The robust ewer has a classic 7th-8th century ovoid body which here rises from a flat base surrounded by a slightly flared foot. The vessel is beautifully potted with a full rounded shoulder, broad cylindrical neck terminating in a flared rim and with a short tubular spout opposite a double-strand handle applied with decorative bosses. The glossy amber-yellow glaze falls in thin overlapping sheets over the shoulder to a lemony color toward the flared foot with beveled edge. The compact pinkish earthenware body is revealed on the unglazed base.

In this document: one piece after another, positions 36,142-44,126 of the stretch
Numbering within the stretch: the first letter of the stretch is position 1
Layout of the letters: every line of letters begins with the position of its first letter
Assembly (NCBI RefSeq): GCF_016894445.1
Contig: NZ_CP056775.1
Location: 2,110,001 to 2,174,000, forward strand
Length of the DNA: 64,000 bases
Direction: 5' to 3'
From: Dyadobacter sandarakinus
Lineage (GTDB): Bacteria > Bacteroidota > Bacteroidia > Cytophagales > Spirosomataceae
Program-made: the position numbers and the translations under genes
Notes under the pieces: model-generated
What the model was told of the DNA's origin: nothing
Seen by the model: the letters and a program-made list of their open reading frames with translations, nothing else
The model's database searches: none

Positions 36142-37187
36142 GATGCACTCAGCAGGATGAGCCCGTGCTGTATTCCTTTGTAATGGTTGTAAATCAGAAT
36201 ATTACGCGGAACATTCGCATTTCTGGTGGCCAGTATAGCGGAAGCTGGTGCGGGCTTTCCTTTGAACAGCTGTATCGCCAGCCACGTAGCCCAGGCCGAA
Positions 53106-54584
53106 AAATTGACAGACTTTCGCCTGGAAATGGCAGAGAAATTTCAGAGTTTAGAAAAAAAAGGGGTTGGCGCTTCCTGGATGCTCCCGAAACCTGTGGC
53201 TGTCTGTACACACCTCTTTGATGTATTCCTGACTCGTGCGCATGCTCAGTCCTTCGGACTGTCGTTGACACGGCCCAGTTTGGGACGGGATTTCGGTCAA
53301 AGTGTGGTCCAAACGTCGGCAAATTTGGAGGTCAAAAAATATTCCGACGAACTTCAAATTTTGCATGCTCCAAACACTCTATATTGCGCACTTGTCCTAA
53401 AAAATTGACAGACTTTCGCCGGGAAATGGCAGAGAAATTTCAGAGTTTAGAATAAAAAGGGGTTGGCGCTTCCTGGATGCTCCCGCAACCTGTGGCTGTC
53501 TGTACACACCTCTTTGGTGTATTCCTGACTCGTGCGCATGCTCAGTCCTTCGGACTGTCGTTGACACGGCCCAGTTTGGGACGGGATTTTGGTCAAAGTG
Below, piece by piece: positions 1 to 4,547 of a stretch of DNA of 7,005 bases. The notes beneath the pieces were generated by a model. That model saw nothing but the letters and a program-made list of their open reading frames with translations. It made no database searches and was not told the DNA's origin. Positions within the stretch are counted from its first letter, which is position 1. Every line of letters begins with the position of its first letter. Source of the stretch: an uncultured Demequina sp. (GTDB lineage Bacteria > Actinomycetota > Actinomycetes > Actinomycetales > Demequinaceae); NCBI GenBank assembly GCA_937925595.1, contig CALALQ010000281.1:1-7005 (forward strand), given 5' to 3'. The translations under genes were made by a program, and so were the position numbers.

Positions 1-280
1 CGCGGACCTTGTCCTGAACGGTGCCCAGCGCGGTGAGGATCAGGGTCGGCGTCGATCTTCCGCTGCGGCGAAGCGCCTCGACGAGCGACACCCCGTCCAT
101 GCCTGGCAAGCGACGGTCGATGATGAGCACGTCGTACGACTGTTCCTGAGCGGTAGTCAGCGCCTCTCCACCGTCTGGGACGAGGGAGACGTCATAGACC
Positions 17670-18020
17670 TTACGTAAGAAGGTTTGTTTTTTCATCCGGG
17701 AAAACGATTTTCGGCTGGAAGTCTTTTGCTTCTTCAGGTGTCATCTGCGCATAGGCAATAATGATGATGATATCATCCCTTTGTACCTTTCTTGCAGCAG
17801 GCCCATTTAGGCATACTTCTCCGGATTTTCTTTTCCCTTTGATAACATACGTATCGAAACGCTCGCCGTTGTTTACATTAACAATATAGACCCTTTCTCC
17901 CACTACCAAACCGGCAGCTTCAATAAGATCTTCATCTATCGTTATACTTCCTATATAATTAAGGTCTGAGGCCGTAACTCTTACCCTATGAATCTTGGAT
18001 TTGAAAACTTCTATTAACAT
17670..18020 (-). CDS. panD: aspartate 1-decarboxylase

A precious few kilns are noteworthy for having successfully produced yellow-glazed wares during the Tang period. Of greatest importance among them are the Changsha kilns in Hunan province. The elegant proportions and more delicate potting of the present ewer suggest production most likely in the north, in either Henan or Hebei, both known for light bodied wares and for amber and more rarely yellow glazes. The rare pale-yellow glaze here relates to Sui-Tang period wares of the Xingtai kilns in Hebei province, where the glazes were used on relatively high-fired ceramic bodies. Pale-yellow colored glazes are also found on lower-fired wares produced in Shanxi province. It might also be suggested that the yellow color here, similar to that of a handled cup made in imitation of a gold or gilt-silver cup, appears also to have been inspired by the most precious of metals.